Innovation in research stifled by the stigma of failure
The similarities between research and entrepreneurism are quite interesting. Having moved from research to business I find myself constantly noticing the opportunities for research to take a leaf out of the entrepreneurs playbook, to become more innovative. It turns out that I am not the only one thinking this way, Professor Mark Dodgson, Director of the Technology and Innovation Management Centre at University of Queensland Business School, mentioned a similar idea at the Bionics Institute Annual Public Lecture in Melbourne, with his speech titled Innovation in Australia: are we losing the plot?
Government spending on innovation has decreased by 20% over the last two decades leaving us behind many smaller economies.
We are now again starting to see some small change with innovation back on the agenda. The government is pushing the innovation and small business agenda and wanting research to work better with industry to develop products and to innovate. However, an interesting reason for our lack of innovation was that of the fear and stigma, specific to Australia, which is associated with failure.
“Glory lies in the attempt to reach one’s goal and not in reaching it.” Mahatma Gandhi
It’s possible that this fear of failure has been bred into our research culture. Within academia there are high levels of stress associated with research teams, projects and programs not finding the result that was originally hypothesised. It has always been a highly feared proposition to spend years of research to find that your hypothesis, or even methodology, was incorrect, leading to the many and varied uses of statistics and data crunching in an attempt to find something positive to report. Publishing and presenting results that were not expected has long been frowned upon and only recently have we seen a shift to sharing the negative results.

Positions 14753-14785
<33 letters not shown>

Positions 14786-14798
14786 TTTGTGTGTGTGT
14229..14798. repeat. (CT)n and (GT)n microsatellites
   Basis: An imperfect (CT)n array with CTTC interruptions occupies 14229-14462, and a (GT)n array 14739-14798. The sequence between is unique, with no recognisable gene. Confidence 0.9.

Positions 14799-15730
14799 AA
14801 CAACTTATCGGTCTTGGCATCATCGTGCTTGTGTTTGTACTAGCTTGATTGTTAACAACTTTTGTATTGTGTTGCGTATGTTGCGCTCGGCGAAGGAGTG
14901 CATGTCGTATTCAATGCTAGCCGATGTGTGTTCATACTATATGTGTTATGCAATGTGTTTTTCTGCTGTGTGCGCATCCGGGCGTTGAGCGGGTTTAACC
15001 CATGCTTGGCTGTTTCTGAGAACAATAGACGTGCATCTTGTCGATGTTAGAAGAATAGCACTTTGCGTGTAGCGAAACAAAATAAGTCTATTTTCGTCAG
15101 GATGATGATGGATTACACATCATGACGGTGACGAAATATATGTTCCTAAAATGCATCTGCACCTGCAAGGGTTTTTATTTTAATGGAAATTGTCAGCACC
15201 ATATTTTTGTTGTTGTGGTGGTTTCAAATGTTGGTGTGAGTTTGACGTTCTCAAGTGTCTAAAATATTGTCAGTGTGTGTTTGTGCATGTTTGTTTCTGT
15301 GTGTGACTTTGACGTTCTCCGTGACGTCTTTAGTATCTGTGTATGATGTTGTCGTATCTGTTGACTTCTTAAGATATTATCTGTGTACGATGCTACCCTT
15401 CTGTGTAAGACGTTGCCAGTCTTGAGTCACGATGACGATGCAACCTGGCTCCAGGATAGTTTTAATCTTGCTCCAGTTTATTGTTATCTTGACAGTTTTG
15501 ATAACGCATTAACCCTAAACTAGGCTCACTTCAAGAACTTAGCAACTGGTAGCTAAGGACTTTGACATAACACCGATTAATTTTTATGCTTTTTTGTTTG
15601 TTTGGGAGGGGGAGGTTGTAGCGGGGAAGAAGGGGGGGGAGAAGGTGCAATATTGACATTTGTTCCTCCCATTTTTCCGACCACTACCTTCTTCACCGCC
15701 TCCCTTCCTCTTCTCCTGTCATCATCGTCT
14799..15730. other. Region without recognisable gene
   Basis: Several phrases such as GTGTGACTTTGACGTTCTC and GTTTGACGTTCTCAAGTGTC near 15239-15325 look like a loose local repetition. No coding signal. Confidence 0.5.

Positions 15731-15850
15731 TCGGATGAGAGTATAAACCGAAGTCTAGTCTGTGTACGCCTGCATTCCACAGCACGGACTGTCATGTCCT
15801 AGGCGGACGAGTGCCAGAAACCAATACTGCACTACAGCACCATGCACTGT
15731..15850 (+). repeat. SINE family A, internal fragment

The introduction of journals that publish negative or unexpected findings is long overdue. Not finding something is just as important as finding you were right. All research findings provide evidence that can be used to change research direction, to stop other researchers looking for the same thing and wasting time and resources doing a similar experiment when it is already know that it does not work. Yes we need and want to find good scientific results, but without honest and open reporting of all science endeavors then we skew the scientific literature and waste money and time.
The question remains, how can we remove the stigma associated with failure? We need greater opportunities to reward those brave enough to try something despite the outcome, face it without these types of individuals we would never have seen some of the world’s greatest inventions and success stories. As an example, if the wright brothers had given up on their dreams of flight based on the failed attempts of Samuel Pierpont Langley then they may have never been successful in discovering flight and developing the airplane.
“Innovation needs intelligence, tenacity, and courage” Frank McGuire MP Parliamentary Secretary for Medical Research
Being entrepreneurial requires a thick skin, it requires becoming comfortable with being uncomfortable, you have to keep getting up each time you get knocked down, and these are just the fun parts! How can we, or should we even, distill these qualities within the researchers of the future?